Seniors Present at Association for Psychological Science's Annual Convention

Alexis Bizupic, a senior neuroscience major, and Sarah Maloy, a senior psychology major, both presented at the 31st Association for Psychological Science's Annual Convention, held from May 23-26 in Washington DC. Both students presented their honors program projects.

Bizupic’s presentation was entitled “Relationships Between Emotion Regulation Ability and Stress Management.” Her work explored the use of coping strategies and its relationship to reappraisal and suppression.

“Reappraisal is a way that people deal with their emotions, including reframing a situation in your head to think more positively about it,” Bizupic said. “Suppression is subduing emotions and not allowing an individual to think about what they're feeling. Reappraisal is thought to be healthier, and by looking at relationships between coping mechanisms and the use of either reappraisal or suppression, we could see what coping mechanisms were good or bad.”

The research examined whether certain behaviors or actions, such as substance abuse, would more closely align to reappraisal or suppression.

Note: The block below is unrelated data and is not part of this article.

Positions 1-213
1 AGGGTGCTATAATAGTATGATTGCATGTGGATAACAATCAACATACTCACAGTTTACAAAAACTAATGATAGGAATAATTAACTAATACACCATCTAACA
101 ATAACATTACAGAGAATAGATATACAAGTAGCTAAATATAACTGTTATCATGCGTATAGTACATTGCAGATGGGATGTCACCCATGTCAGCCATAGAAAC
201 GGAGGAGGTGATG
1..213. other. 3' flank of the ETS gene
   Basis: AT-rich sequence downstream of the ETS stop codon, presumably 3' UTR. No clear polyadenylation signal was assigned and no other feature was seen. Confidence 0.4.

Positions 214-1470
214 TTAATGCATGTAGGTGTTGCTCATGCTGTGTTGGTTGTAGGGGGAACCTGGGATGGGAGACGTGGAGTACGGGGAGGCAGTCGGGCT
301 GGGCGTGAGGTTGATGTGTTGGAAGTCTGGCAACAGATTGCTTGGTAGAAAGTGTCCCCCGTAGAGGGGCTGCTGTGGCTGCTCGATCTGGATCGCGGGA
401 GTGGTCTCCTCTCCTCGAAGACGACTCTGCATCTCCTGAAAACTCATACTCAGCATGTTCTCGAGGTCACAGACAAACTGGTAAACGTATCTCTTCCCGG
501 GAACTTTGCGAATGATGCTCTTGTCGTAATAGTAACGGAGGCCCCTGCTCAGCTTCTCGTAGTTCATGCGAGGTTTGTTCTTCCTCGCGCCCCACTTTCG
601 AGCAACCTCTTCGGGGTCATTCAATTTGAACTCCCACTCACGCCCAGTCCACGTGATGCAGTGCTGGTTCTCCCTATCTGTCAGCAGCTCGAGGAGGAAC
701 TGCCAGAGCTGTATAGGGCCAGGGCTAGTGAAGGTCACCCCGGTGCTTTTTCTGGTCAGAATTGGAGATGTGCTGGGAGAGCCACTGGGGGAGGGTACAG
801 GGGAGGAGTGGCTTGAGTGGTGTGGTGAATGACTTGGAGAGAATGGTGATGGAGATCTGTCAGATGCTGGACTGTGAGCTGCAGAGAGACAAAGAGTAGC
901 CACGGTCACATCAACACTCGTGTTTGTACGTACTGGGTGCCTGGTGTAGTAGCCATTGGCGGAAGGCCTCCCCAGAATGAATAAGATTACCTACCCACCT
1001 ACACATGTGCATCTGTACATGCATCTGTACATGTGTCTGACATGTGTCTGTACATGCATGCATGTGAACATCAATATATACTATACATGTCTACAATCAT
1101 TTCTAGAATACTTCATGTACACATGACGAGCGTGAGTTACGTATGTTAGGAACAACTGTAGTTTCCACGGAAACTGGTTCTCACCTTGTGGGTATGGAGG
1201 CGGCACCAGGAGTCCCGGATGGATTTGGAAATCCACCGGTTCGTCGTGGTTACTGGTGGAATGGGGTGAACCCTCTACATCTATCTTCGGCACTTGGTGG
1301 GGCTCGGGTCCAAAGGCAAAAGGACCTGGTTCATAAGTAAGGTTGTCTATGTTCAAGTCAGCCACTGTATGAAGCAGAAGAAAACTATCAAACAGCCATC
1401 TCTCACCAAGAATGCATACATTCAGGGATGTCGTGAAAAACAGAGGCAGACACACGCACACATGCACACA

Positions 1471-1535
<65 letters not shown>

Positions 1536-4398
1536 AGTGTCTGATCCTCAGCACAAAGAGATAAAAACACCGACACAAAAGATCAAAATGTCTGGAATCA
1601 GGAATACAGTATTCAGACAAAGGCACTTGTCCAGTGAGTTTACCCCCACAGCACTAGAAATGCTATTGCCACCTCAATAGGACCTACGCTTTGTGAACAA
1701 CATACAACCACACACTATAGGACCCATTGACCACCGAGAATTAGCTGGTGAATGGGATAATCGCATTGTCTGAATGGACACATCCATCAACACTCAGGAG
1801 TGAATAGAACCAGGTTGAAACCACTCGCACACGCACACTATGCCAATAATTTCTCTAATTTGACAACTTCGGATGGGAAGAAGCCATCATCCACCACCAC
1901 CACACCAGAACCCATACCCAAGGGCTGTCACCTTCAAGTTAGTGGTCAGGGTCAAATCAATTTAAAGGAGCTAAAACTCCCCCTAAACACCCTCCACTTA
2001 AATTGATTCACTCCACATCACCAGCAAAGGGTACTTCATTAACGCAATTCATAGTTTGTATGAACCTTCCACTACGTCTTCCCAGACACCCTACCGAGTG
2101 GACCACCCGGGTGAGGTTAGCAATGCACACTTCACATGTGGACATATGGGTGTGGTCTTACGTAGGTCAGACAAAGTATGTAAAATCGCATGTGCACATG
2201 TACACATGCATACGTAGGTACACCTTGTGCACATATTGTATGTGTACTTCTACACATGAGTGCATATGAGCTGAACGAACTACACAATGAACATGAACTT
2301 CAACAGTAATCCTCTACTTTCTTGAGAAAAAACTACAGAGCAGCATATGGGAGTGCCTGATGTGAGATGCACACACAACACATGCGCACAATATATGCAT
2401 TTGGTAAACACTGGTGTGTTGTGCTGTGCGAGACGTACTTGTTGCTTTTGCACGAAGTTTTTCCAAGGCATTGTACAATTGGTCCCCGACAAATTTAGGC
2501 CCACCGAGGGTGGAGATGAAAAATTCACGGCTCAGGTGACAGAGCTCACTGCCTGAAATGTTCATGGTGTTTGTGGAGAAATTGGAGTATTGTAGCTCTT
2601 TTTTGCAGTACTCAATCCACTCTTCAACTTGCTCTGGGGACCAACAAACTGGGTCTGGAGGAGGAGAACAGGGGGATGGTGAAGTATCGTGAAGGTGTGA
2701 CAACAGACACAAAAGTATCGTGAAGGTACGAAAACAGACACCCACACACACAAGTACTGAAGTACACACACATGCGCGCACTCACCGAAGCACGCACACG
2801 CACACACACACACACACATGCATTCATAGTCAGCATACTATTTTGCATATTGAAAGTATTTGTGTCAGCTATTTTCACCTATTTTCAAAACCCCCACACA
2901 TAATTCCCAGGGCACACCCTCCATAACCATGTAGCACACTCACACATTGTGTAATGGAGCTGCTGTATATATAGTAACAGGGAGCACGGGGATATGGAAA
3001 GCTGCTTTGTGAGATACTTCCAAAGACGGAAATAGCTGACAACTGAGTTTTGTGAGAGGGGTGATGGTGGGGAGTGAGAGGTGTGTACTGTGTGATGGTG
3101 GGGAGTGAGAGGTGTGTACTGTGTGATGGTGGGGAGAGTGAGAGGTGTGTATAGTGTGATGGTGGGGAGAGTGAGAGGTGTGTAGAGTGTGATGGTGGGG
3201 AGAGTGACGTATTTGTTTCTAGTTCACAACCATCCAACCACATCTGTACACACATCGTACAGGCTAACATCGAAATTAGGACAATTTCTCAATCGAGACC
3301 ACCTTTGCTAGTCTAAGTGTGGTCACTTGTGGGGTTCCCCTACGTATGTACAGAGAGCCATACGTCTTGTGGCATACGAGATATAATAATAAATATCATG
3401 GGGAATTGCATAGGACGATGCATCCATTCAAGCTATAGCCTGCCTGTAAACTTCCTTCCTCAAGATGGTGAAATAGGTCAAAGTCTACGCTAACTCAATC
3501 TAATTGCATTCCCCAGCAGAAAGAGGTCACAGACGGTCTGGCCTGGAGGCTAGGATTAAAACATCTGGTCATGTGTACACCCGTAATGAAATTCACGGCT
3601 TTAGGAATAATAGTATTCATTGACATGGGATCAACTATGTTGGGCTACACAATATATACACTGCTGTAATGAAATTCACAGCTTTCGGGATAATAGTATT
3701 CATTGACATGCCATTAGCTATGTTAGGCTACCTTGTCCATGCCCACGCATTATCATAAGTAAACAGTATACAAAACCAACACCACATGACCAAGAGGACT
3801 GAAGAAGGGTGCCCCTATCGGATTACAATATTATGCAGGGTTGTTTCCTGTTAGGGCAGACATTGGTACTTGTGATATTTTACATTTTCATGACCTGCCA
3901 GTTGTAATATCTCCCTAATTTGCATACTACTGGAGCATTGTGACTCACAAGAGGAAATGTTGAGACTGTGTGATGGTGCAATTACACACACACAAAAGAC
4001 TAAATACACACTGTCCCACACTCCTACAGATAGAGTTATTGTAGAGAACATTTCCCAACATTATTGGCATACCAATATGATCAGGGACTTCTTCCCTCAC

“One of the correlations we found that surprised us was a correlation between humor and suppression,” Bizupic said. “We predicted humor to be a positive coping mechanism, but based on our population, it was not. We looked at humor as a subjective coping mechanism and could see how it would be both harmful and beneficial to individuals.”

Maloy’s research was entitled "The Impact of Sleep Quality on Coping" and investigated the level of sleep quality among college students and whether or not it was connected to their use of coping strategies.

“As predicted, it was found that use of negative coping styles was more prevalent in those who had a poorer quality of sleep,” Maloy said. “Additionally, there were some significant results for other styles of coping that were not anticipated, such as humor and religion. Humor was found to be a more prevalent coping mechanism for those with poorer sleep quality and religion was found to be more prevalent in those with greater sleep quality. These results imply that sleep quality is not only essential for overall physical and mental health, but also for overcoming everyday difficulties.”